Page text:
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Kate Bush - Hounds of Love CD (album) cover

HOUNDS OF LOVE

Kate Bush

 

Prog Related

4.10 | 257 ratings

From Progarchives.com, the ultimate progressive rock music website

Matti
5 stars With a large amount of full rates, Hounds of Love should be near the top in Prog- Related top100. For the very first time I'm paying some attention to those rank lists as I rate an album. But as mitigating circumstances I point out that my review is only the 9th this far. I wish this site was more equal what comes to number of reviews...

I see some analogy between this album and Peter Gabriel's So: both are succesful works mixing hits and arty stuff - but there's no question which one is the winner in the depth and uniqueness. Also the hit singles here are better than the two funky stinkers on So. 'Running Up That Hill' was undoubtedly overplayed at the time, but boy, it really IS catchy and effective in a delicious way. Frankly, I don't like 'Big Sky' (nor the title track) very much. They aren't bad songs at all, but on the Kate Bush scale... let's say they are less interesting. 'Cloudbusting' is quite monotonous on the surface but a hell of an art-pop song. I think even without ever seeing the gorgeous story-like video, the song would give me goosebumps as it floods powerfully to its climax. One more track on the first side, 'Mother Stands for Comfort', seen by some as a lesser part of the album, but I'm quite fond of it. Sound effect of breaking vessels maybe gets repeated too much. BTW, this is the ultimate Fairlight track.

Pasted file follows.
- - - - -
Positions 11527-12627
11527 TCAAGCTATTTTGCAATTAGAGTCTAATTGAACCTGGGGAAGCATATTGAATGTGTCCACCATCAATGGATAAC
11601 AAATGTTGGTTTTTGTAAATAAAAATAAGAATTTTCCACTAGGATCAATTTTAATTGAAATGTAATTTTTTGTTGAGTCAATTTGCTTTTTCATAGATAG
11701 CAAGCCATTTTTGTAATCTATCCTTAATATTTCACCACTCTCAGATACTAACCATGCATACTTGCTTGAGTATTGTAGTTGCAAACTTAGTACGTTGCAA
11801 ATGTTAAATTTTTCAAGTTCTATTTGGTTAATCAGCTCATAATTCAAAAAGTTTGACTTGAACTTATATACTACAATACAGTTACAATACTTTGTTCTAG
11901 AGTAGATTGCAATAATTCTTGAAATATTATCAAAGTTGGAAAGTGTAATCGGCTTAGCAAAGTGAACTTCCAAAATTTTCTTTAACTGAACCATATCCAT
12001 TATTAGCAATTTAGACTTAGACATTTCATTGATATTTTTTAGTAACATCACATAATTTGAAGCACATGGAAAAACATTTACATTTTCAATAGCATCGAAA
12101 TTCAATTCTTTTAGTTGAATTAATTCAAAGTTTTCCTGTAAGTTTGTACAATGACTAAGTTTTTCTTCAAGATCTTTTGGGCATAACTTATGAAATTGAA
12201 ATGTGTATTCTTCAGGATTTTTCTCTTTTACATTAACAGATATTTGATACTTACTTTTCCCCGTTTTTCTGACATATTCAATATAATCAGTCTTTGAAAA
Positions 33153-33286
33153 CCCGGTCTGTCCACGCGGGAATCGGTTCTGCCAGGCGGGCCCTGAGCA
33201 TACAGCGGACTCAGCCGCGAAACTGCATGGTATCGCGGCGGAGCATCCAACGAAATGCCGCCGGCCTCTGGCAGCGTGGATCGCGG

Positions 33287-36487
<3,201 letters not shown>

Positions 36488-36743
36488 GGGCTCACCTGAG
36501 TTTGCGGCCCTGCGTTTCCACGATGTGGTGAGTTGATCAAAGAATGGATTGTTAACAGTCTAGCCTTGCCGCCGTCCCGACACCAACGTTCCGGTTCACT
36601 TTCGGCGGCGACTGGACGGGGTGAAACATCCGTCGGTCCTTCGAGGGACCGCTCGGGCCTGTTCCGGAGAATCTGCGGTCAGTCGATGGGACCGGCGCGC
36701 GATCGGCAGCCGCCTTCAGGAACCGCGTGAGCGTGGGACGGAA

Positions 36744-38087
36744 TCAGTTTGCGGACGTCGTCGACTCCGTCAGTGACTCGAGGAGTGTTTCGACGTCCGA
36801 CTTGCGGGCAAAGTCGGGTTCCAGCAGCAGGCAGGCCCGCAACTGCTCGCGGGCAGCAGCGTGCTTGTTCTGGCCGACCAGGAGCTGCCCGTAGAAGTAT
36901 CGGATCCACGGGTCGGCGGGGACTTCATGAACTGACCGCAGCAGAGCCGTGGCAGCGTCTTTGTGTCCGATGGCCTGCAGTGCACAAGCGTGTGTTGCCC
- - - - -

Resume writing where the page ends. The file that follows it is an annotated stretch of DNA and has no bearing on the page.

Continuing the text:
The second side is among the finest of all popular music. Beats 'Supper's Ready' anytime for me! 'The Ninth Wave' is a suite of six songs that can be listened as independent tracks too, but they form an entity which is more than the sum of its parts, to use that worn-out cliché. Ghost Rider interprets (or is acknowledged of KB's intentions?) it as a narrative of a dying ice-trapped woman and her memories. Could be, though I actually never have tried to interpret it that thoroughly. I just have been carried away by the mesmerizing beauty of this music and the inner images raised by it.

I also have a memory linked to 'Under Ice': I once skated on the lake of my ex- hometown on a moonlit winter evening, playing that track on my mind. And actually there's another strong memory of listening this suite: that was in our bygone summer cottage in a bleak autumn or winter night. Especially the man's manic monologue at the end of 'Jig of Life' and the starting of Hello Earth', which was one of my dearest pieces of music. (If it fails to touch me as I grow older I begin to worry losing some sensitivity.) How many of you have noticed that the male choir on 'Hello Earth' is taken from b/w classic film Nosferatu?

There's a bright ending to this album, 'Morning Fog', on which the guitar of John Williams is fresh like a morning dew. I don't dare say this is a 100% perfect album, but it surely touches high Heavens.

Matti | 5/5 |

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